The arrows indicate which benefits lead to higher level benefits. The benefits on the left are those that are the most visible or quantifiable. Those to the right are the result of several factors, including non-KM factors, combining. In this particular tree, three different classes of benefit have been used:

1. Knowledge Benefits - these are those derived from more efficient

processing of information and knowledge, for example by eliminating duplication of effort or saving valuable time. For example, a survey carried out by the AMS knowledge centre showed that information management professionals at a knowledge centre could find relevant information 8 times faster than non-IM professionals.

2. Intermediate Benefits - these are how the knowledge benefits could be

translated into benefits that can be expressed in terms of efficiency or effectiveness. A common example is that best practices databases helps to eliminate less efficient operations through transferring knowledge from the best practitioners.

3. Organizational Benefits - this class of benefits are those that impact some
of the organization's key goals, such as productivity and customer service. As a result of such analysis, it is possible to track savings of time in accessing knowledge, though to better customer service by giving them more relevant, validated and timely solutions to their problems. It is quite common to have 4 or

even five classes of benefits. For example, organizational benefits can be divided into two classes, one internal benefits, the other customer or market-related benefits.
Additional Information

Deriving a benefits tree is not as simple as it might look. It takes considerable effort to identify the efforts and map their relationships. These considerations are covered more fully in the Knowledge Management Benefits Tree Toolkit (price $10), available at K-Shop which provides: A 'how to' guide for developing a benefits tree Blank benefits tree templates A checklist of common drivers and triggers for knowledge management More extensive lists for each category of benefit A discussion of the main 'value propositions' by which knowledge management is commonly justified Some real examples of benefits achieved.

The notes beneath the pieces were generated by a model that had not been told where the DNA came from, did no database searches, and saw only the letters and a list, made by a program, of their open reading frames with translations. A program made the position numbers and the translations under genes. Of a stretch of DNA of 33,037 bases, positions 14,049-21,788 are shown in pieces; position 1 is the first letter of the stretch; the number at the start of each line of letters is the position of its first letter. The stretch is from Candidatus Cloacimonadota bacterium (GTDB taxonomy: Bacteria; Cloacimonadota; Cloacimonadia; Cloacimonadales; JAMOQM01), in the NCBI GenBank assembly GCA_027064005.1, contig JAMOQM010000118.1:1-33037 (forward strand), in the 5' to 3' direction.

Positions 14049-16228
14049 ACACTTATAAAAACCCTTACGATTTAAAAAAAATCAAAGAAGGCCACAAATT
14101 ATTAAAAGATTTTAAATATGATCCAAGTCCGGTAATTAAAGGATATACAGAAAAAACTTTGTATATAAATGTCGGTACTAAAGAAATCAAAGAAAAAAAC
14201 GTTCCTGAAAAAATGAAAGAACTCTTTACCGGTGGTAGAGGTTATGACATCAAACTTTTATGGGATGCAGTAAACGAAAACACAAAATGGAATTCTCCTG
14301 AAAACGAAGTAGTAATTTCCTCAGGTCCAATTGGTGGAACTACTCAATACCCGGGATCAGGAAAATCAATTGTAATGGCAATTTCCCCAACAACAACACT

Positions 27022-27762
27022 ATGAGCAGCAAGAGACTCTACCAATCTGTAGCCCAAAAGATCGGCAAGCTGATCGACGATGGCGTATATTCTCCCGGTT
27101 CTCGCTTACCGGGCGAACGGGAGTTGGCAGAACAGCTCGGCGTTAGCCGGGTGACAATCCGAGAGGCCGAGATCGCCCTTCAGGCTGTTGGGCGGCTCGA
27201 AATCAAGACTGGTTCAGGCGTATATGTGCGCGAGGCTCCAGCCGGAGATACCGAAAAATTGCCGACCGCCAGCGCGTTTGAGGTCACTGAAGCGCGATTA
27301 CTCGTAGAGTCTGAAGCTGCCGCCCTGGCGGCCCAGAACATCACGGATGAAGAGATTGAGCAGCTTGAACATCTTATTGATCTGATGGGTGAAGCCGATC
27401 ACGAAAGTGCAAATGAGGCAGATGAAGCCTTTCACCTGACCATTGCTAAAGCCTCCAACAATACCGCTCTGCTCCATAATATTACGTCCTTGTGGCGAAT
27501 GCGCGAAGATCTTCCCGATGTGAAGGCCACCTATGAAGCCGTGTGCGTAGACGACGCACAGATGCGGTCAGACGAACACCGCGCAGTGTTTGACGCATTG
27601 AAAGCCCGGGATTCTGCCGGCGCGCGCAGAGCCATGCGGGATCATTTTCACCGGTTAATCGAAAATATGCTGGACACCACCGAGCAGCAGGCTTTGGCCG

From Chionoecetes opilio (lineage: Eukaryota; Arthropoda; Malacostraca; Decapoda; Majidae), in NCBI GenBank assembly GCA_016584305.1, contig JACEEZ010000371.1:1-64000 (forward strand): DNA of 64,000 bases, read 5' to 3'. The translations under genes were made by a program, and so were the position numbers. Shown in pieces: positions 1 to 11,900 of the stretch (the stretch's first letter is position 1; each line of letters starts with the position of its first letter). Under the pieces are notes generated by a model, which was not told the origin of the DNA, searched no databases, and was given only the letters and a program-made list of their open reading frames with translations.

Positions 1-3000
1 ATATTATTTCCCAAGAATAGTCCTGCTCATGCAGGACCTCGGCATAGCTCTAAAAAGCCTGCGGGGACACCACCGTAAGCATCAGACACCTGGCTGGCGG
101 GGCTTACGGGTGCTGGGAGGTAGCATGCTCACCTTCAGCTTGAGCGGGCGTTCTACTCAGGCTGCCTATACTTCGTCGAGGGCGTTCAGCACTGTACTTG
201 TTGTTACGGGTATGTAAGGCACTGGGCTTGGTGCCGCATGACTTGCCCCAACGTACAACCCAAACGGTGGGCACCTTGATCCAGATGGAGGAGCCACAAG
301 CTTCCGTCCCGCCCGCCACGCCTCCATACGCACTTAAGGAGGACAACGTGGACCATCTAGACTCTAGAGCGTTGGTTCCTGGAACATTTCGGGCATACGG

---------------------------------------Knowledge Flow Template

This template has provide invaluable to us when conducting Knowledge Inventories. Many users are often put off by the barrage of questions they commonly face in a questionnaire. This template can be filled in by them in a few minutes for each of their main activities and when collated with inputs from other users gives a quick overall picture of main knowledge flows.

The Blank Template


1. Consider an important activity, task or process that you carry out as part of your job. This is the focal point for completion of one template and its name should be entered into the central box. 2. Consider the main sources of information and knowledge you need to carry out this task. Enter their names, sources and any specific attributes e.g. "updated weekly", "on the intranet") in the boxes on the left. Remember to include people as well as databases, documents etc. 3. Now list the knowledge that you generate in this activity. List the new knowledge in the bottom box, again with important attributes or ways in which you have added value to incoming knowledge. 4. Finally, list the main users and usages of your knowledge outputs in the right hand boxes. Put the most important people first. If different outputs go to different people, you may need to assign numbers to the entries in bottom box and append them to the relevant boxes on the right.